Evaluation in the Practice of Development
Standard methods of impact evaluation often leave significant gaps between what we know about development effectiveness and what we want to know--gaps that stem from distortions in the market for knowledge. The author discusses how evaluations might better address these knowledge gaps and so be more relevant to the needs of practitioners. It is argued that more attention needs to be given to identifying policy-relevant questions (including the case for intervention), that a broader approach should be taken to the problems of internal validity (including heterogeneity and spillover effects), and that the problems of external validity (including scaling up) merit more attention by researchers. Copyright The Author 2009. Published by Oxford University Press on behalf of the International Bank for Reconstruction and Development / the world bank . All rights reserved. For permissions, please e-mail: email@example.com, Oxford University Press.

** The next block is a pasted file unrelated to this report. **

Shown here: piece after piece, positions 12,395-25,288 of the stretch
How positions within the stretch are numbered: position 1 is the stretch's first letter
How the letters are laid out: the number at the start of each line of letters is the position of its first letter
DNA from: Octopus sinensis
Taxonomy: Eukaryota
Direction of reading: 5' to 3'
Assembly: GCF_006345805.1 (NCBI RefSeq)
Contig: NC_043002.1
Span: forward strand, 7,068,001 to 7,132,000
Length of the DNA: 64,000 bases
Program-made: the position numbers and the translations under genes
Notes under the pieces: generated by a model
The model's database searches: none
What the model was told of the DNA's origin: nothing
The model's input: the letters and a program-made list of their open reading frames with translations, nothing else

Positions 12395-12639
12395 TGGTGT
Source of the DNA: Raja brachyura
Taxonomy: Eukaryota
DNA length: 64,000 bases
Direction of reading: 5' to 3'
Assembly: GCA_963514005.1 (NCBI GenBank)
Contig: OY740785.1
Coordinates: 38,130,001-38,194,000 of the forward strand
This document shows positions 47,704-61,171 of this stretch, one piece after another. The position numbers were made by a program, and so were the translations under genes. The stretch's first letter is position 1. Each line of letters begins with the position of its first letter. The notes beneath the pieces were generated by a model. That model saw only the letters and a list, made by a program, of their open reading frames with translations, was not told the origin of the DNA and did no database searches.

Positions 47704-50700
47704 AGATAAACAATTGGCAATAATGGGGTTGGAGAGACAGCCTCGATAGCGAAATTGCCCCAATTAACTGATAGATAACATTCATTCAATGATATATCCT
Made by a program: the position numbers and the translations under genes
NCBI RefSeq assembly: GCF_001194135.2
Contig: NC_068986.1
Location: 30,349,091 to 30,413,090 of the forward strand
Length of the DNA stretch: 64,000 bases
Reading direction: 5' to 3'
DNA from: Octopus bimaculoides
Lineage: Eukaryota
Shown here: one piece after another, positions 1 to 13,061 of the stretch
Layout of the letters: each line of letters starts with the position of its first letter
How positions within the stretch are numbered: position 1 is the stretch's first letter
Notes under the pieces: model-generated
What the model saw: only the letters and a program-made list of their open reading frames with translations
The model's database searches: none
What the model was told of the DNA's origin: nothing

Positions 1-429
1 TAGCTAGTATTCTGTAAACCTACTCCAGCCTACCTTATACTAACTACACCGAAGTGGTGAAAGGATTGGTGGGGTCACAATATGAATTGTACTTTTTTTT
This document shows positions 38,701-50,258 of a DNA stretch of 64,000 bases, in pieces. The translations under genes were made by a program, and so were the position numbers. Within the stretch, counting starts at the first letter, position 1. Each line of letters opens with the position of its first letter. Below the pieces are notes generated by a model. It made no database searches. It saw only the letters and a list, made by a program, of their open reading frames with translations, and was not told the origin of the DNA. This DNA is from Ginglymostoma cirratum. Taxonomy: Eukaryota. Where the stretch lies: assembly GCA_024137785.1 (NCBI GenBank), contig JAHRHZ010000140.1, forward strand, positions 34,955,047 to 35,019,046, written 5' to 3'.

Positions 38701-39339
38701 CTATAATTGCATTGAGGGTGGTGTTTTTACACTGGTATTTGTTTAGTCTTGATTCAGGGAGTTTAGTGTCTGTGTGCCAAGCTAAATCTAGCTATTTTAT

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Volume (Year): 24 (2009)
Issue (Month): 1 (March)
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